Cider With Rosie full movie review - Vivid Recreation of a Lost World
Philippa Lowthorpe's production used a three-level narrative to tell Laurie Lee's charming story of growing up in the First World War and beyond.
The adult Laurie Lee (Timothy Spall) read extracts from the source-text in voice-over, setting the story in context and explaining why certain incidents were important. The narrative oscillates between the middle of the First World War when the young Lol (Georgie Smith) goes to school for the first time and tries to respond to the events around him; and the postwar era when the older Loll (Archie Cox) copes with adolescence and his sexual feelings for Rosie (Ruby Ashbourne Serkis). The unifying element between the two narratives was Annie, Laurie's mother (Samantha Morton), charged with the responsibility of bringing up a large family on her own.
This CIDER WITH ROSIE worked hard to recreate life in a small village in which everyone "looked after their own," as the adult Lee put it. Everyone knows everyone else, which has its disadvantages as well as its advantages. The adolescent Loll discovers this to his cost in school when his nascent romantic feelings become a subject for class ribaldry. On the other hand the class discover some kind of strength in community, especially when it comes to rebelling against sadistic teacher Miss Buckley (Sarah Sweeney). In one climactic sequence Spadge Hopkins (Jack Harris) picks the teacher up and places her on the desk in front of the class to almost universal acclaim.
Life might have been idyllic for the young Loll, but uncomfortable reality keeps breaking in. Director Lowthorpe is very good at emphasizing the contrast between the child Loll playing soldiers with a piece of wood and a colander on his head, and the genuine fear of deserter James (Billy Howle) as he tries to conceal himself from the military police. Loll has no real idea what is going on, as witnessed in the sequence where James is finally arrested, and the little boy wails: "I didn't tell them!"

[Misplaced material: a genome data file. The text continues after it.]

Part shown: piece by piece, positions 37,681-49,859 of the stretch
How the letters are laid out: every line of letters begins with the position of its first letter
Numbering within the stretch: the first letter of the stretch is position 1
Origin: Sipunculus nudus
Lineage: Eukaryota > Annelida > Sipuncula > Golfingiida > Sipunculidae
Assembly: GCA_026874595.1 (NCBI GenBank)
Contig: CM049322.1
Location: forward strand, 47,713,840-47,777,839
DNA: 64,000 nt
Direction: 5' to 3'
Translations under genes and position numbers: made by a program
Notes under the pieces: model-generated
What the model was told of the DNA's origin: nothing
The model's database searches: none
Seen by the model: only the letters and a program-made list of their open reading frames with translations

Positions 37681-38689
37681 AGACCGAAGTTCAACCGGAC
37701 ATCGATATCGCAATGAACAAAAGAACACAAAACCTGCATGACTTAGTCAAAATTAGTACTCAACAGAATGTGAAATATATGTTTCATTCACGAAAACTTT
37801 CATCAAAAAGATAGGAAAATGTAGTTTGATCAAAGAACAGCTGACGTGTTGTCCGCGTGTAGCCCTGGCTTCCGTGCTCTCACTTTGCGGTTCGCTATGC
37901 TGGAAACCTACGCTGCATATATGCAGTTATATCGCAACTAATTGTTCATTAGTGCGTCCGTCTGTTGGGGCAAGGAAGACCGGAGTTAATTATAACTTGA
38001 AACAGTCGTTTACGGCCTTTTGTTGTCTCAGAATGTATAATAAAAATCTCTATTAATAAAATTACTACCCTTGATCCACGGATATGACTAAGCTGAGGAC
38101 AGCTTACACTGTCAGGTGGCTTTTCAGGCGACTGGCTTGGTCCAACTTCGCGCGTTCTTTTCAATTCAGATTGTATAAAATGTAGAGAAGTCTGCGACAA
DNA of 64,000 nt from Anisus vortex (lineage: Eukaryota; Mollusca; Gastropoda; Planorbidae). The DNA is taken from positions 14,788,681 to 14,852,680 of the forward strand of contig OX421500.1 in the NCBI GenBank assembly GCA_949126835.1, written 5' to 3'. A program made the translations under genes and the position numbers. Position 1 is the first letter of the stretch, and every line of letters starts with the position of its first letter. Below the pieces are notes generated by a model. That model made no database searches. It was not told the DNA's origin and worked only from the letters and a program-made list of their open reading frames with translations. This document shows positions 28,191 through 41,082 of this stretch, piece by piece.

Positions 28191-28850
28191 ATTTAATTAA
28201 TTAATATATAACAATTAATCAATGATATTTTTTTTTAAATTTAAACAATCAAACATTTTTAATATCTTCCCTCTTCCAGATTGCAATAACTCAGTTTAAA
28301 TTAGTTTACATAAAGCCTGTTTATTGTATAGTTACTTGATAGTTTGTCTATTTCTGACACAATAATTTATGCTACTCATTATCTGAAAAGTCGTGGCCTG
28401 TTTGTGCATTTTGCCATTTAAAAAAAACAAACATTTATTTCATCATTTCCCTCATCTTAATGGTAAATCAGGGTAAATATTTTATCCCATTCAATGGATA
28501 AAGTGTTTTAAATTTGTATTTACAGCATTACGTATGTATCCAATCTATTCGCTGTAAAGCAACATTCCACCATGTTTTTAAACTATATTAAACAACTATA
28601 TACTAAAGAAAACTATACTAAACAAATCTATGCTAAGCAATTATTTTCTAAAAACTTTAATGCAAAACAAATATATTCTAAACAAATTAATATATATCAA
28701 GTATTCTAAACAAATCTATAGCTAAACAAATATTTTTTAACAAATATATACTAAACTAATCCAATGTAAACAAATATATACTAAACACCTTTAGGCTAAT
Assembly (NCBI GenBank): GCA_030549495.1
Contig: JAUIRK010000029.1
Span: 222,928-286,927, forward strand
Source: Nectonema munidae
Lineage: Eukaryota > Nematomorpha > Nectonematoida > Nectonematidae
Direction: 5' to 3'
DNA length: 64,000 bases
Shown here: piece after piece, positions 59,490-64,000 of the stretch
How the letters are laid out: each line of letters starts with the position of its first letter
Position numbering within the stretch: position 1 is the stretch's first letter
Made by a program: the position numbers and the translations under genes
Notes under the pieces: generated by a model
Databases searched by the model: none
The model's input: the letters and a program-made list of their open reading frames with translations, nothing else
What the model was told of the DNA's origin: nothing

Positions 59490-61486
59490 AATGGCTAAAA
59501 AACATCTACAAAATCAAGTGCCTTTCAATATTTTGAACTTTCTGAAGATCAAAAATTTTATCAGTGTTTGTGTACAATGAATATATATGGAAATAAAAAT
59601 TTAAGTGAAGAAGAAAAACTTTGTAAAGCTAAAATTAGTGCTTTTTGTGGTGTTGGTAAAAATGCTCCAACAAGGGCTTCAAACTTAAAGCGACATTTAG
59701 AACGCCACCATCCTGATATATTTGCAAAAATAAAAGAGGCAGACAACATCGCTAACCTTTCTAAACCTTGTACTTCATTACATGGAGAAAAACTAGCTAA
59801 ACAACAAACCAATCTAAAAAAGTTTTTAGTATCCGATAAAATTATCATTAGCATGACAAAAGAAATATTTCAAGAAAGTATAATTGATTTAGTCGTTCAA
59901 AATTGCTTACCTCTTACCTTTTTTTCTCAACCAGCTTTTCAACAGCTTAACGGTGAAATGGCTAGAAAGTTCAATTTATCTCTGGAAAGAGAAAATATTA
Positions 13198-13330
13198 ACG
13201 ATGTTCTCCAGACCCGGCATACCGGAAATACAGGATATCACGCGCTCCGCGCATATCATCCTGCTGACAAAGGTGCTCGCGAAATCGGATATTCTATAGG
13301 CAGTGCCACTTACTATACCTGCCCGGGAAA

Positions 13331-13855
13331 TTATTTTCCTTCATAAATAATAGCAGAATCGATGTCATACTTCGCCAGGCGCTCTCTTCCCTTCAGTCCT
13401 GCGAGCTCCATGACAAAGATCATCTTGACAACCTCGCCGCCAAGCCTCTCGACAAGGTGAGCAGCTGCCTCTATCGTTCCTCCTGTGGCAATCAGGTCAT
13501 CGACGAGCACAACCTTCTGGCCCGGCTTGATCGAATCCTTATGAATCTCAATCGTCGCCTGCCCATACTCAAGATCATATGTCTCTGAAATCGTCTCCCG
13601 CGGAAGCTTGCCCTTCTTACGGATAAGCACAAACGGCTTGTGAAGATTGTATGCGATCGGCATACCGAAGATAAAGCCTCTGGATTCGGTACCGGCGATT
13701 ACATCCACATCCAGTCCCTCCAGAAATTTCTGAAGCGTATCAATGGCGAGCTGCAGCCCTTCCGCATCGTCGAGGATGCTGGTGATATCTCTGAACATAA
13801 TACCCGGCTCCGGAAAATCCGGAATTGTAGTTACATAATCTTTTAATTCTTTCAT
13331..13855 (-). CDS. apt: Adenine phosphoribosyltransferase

The production contains two comic cameos from June Whitfield and Annette Crosbie as the two grannies living on their own at the top and bottom of a house and communicating with one another by banging their sticks on the floor. The young Loll has a particularly touching moment with Granny Trill (Crosbie), who keeps playing with her hair, when he implies that she is wearing a wig. The child's ingenuousness exposes adult pretensions.
The climax of the production comes when the adolescent Loll and Rosie hide under a cart to drink cider. This is the moment when they finally discover the pleasures of sexual contact, as well as drinking alcohol. Although it is only a fleeting moment, never to be repeated, it is an ecstatic one: Loll lies down in a filthy puddle, his clothes saturated in mud, and recalls the feelings associated with it.
CIDER WITH ROSIE is not particularly dramatic, but its evocation of a lost world is both touching and nostalgic. All credit to everyone involved in this charming production.